Just before leaving Aceh yesterday, our delegation was told we would probably be able to meet in the morning with the Indonesian President, Susilo Bambang Yudhoyono. It would be a good finish to a visit focused on the enormous human impacts of the tsunami and earthquakes in the region. The twin messages I got from my time in Aceh (and from meeting Acehnese politicians) was the need for more reconstruction to be happening on the ground, but also the need for the local people to have involvement in the reconstruction. Unfortunately, these two goals are often incompatible. Proper community involvement in decision making and implementation is highly desirable and gives the best chance of successful reconstruction and maximum value for money from all those people and countries who donated. However, if it is done properly, it also takes a lot of time, particularly for a place like Aceh which has a very fraught relationship with the central government and a generally high suspicion of many outsiders. By contrast, donors – and the local people – like to see results. Given the scale of the disaster, which is very hard to fully comprehend, I think the progress has been very good and the foundations well laid for things to be able to go ahead well from here.
However, the loss of local expertise is even harder and slower to replace than bridges, houses, ports and roads. It is possible that up to a quarter of a million people were killed. Many of them were community leaders, teachers, health workers and people in the local bureaucracy. Cultural and social differences make it difficult to just fly in a stack of replacements.
Of course the thing that can never be fully repaired or replaced is the personal loss. As we walked through the local (ex)village of Deah Baro yesterday, there were pockets of people here and there building some more solid shelters. Over a half to three quarters of all the people who lived in that area have died. As we walked up what used to be a laneway in the village towards the waterfront (the laneway with its curbing is still there, but the village is wiped away), a middle aged woman was walking towards us. We said hello and that we were from Australia, but she could not speak English. However, one of the other delegation members, Catherine King, the Labor Member for Ballarat, found one of our aid officials who could interpret. As we stood on the shoreline that used to be shielded behind the harbour that was blown to pieces, this local woman who had lived on the laneway told how she had been away when the tsunami hit and had returned home to find that all five of her children and all her grandchildren had been killed. She said in her local neighbourhood of 2000 people, only around 240 had survived. It was hard enough to just listen to this, let alone imagine what it would be like. I don’t know how you rebuild personally from that type of devastation. We stepped out of that world and back into the comfy chairs of our aeroplane and flew back to Jakarta to our very comfy hotel.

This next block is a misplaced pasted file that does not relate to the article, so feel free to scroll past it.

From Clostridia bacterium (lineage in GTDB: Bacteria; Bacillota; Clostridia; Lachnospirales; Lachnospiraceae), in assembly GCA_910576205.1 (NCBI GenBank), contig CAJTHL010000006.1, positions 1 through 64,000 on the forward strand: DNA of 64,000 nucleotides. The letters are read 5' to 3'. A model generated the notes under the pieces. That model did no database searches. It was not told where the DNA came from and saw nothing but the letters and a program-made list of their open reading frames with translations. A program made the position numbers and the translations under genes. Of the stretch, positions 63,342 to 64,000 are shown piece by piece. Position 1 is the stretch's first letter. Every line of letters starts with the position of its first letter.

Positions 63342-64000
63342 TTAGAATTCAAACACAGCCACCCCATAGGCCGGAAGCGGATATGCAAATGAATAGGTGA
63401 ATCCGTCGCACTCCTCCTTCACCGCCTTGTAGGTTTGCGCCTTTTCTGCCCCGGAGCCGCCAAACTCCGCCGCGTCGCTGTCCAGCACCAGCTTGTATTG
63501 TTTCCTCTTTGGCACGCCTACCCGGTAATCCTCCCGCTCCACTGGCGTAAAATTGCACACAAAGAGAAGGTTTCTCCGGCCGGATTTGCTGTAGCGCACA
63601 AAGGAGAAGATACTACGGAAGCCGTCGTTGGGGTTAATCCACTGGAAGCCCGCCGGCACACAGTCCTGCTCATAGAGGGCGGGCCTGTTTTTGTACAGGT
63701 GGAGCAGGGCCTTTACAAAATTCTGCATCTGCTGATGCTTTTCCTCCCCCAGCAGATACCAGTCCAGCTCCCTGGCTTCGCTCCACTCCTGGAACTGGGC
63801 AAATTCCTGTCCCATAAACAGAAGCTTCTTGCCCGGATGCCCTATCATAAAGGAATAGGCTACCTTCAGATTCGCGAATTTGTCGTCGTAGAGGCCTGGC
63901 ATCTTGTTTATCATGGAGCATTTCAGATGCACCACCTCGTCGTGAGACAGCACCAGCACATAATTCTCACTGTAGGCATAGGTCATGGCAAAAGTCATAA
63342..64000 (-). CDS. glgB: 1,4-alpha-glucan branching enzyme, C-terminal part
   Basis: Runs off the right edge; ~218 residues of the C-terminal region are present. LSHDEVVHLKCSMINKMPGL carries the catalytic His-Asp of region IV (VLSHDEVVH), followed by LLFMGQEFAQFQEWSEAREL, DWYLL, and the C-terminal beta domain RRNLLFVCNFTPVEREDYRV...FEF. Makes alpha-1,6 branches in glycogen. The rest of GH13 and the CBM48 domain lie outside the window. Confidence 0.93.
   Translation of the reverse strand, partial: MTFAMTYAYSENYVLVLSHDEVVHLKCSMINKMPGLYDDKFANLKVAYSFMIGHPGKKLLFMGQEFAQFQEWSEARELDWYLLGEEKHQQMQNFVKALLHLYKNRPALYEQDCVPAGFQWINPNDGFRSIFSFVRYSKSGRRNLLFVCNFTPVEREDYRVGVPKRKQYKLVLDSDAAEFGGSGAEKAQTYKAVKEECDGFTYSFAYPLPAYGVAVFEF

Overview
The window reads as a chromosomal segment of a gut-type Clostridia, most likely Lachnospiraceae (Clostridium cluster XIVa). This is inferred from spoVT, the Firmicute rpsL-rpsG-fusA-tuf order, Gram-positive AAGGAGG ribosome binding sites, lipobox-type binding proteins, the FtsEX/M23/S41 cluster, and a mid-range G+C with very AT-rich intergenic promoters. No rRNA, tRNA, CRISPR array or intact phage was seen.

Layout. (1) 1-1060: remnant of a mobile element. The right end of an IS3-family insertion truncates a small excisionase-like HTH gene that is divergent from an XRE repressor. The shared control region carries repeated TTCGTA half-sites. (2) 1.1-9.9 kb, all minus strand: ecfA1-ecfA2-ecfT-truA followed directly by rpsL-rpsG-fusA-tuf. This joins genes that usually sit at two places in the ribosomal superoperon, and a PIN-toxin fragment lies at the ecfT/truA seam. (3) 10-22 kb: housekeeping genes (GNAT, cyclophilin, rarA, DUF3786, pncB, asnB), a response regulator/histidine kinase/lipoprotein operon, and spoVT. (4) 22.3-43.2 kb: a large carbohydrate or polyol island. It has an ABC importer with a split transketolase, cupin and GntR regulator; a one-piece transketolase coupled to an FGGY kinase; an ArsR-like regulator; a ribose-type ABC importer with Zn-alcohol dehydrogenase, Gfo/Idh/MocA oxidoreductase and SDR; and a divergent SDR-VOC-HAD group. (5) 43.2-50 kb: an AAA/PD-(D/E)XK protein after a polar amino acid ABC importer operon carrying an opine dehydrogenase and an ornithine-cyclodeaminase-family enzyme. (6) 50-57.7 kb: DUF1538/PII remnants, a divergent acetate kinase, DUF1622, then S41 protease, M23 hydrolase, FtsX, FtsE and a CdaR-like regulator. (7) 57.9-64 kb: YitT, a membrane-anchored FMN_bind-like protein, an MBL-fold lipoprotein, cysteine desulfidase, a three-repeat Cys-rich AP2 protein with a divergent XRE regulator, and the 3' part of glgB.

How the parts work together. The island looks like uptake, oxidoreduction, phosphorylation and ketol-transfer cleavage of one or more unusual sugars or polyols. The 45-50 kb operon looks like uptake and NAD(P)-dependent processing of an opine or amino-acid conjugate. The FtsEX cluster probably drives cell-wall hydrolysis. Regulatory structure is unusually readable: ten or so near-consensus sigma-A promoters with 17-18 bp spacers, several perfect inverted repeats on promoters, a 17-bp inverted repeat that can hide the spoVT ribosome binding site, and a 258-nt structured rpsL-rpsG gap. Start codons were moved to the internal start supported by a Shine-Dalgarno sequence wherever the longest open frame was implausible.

In the morning we got to meet President Yudhoyono. Foreign Minister Wirayuda who we met on Tuesday was also present. It went for about 30 minutes and it was undoubtedly an honour. Without revealing the specifics of what was said, such meetings inevitably have some diplomatic niceties, but there were some useful and positive things said.
The President acknowledged the security challenges that still need facing and expressed his clearly genuine thanks for Australia’s prompt, large and ongoing support (at community as well as government level) in helping to rebuild areas affected by the tsunami. The sizeable tasks still ahead in addressing central problems like poverty and corruption are recognised, but I agree with a comment left on my previous post that very substantial progress, bordering on the extraordinary, has been made in implementing real democracy in Indonesia and there is reason to be optimistic about the chances of improvement in some of these key areas. Also, as with the various discussions we had in Jakarta on Tuesday, I think people who are concerned about Schapelle Corby’s situation should have no concerns with what was said.
One does have to be careful not to get too rose coloured a picture on delegations like this, as inevitably the positive side of things tend to be heavily emphasised. However, I think there is a strong awareness and open acknowledgement by the Indonesians of the nature and size of the problems they face, not least of which are poverty and corruption. But when I consider the current habit amongst Australian governments, both Labor and Liberal, of denying or ignoring major problems or glossing over them with shiny rhetoric or shooting the messenger who highlights the problem, the Indonesian Government’s open acknowledgement of some of their major problems seems almost refreshing by contrast.